A while back, I was asked to give a group talk about two paintings that are on display in Station Hall; ‘Going North, Kings Cross Station’ and ‘Coming South, Perth Station’ by George Earl. These Victorian realist works are two of the most popular paintings in our art collection.
Earl was famous for his paintings of sporting events and animals, particularly dogs. He exhibited at the Royal Academy from 1857, and one year exhibited a massive 19 works. His most famous works belong to the series ‘Champion Dogs of England’, c.1870, reflecting his membership of the Kennel Club and his interest in the animal.
The paintings in our museum’s collection are copies made by the artist of his now lost originals. The paintings were commissioned by Sir Andrew Barclay Walker of the Walker Brewery, Liverpool – our copies (made c.20 years later) were discovered in The Vines pub, in Lime Street, Liverpool. Since the Museum acquired them in 1990 they have been cleaned and conserved, with the old discoloured varnish removed.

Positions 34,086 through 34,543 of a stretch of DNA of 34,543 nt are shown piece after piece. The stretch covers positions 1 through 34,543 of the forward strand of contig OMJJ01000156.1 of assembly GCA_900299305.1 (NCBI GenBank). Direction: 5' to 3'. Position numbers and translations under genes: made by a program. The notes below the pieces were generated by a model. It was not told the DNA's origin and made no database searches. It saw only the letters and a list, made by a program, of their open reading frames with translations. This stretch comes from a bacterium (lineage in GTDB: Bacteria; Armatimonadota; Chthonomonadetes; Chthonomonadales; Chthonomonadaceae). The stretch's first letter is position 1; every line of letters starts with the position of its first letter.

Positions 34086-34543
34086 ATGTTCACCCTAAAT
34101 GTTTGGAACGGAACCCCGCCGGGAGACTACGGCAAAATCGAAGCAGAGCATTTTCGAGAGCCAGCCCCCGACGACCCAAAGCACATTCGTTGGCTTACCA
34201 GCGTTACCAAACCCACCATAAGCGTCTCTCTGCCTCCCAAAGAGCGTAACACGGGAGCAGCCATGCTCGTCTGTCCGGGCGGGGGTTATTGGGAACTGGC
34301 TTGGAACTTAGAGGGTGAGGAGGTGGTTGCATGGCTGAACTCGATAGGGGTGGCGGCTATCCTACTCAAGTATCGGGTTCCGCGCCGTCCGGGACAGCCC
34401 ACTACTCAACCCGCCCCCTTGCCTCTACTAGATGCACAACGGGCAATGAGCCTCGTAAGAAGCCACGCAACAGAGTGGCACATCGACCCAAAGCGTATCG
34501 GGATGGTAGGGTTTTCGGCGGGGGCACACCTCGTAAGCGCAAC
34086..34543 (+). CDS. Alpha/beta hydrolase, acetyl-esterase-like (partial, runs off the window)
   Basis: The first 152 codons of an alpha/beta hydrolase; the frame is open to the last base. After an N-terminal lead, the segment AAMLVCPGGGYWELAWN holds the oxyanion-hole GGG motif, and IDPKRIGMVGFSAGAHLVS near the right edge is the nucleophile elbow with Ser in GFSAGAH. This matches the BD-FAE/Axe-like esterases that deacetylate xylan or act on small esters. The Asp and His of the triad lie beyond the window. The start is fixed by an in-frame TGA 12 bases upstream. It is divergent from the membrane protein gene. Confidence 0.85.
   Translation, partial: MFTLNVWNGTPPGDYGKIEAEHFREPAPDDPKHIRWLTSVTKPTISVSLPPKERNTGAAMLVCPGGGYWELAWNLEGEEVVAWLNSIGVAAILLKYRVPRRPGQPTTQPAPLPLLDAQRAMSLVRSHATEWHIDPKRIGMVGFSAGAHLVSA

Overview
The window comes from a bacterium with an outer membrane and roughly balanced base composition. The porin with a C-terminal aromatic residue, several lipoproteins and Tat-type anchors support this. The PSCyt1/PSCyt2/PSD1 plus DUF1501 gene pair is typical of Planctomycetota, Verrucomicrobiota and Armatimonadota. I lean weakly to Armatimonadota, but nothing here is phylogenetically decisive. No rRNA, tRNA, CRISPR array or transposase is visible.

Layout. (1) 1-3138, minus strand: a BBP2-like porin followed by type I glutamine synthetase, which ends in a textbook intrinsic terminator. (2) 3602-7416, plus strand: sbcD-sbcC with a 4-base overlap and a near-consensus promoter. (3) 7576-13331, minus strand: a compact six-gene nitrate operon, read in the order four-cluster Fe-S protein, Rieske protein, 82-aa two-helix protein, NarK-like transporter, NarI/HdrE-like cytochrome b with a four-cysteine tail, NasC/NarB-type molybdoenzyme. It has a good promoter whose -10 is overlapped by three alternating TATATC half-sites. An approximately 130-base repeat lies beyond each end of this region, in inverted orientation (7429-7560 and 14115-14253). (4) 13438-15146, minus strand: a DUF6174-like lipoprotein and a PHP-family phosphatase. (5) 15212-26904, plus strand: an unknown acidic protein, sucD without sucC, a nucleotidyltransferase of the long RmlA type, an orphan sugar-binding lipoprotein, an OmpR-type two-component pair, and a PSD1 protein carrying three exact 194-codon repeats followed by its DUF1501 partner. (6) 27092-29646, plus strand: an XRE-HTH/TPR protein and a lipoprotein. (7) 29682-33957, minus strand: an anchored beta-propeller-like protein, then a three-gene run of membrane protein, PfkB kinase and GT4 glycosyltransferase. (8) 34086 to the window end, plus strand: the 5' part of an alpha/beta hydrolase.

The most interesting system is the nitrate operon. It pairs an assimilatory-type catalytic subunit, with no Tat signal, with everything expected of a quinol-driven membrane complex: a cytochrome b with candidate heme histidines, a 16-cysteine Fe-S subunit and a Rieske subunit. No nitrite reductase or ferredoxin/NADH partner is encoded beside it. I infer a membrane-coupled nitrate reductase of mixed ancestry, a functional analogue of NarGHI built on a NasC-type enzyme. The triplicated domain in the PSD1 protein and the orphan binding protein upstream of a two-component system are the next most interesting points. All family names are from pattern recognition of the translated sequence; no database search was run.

‘Going North, Kings Cross Station’, 1893, shows a party awaiting the 10am train to Scotland. The scene is set in the East Hall of Kings Cross Station (designed by Lewis Cubitt in 1852). The group represented are upper class passengers and their servants, pictured with all of their hunting and sporting equipment. A young girl is depicted with her Indian Ayah, a gamekeeper, grooms and footmen, and the artist himself is in there too.
Breeds of dog
Typical of Earl is the array of breeds of dog which accompany the party; in these paintings the artist marries his trademark sporting subject with the modern theme of the railway station.
The painting in the image on this page shows the same party on their return journey from Perth with their skins, fish, grouse, blackcock and even antlers. It’s possible to pick out the same characters (and dogs) in both paintings. In the 19th century this journey would have taken Earl’s travellers around 12 hours, leaving Perth at 1550 on the overnight sleeper train and arriving in to Kings Cross at 0350; the current journey is much faster at around 8.5 hours.
This article was originally published on the National Railway Museum website, and is reproduced with their permission.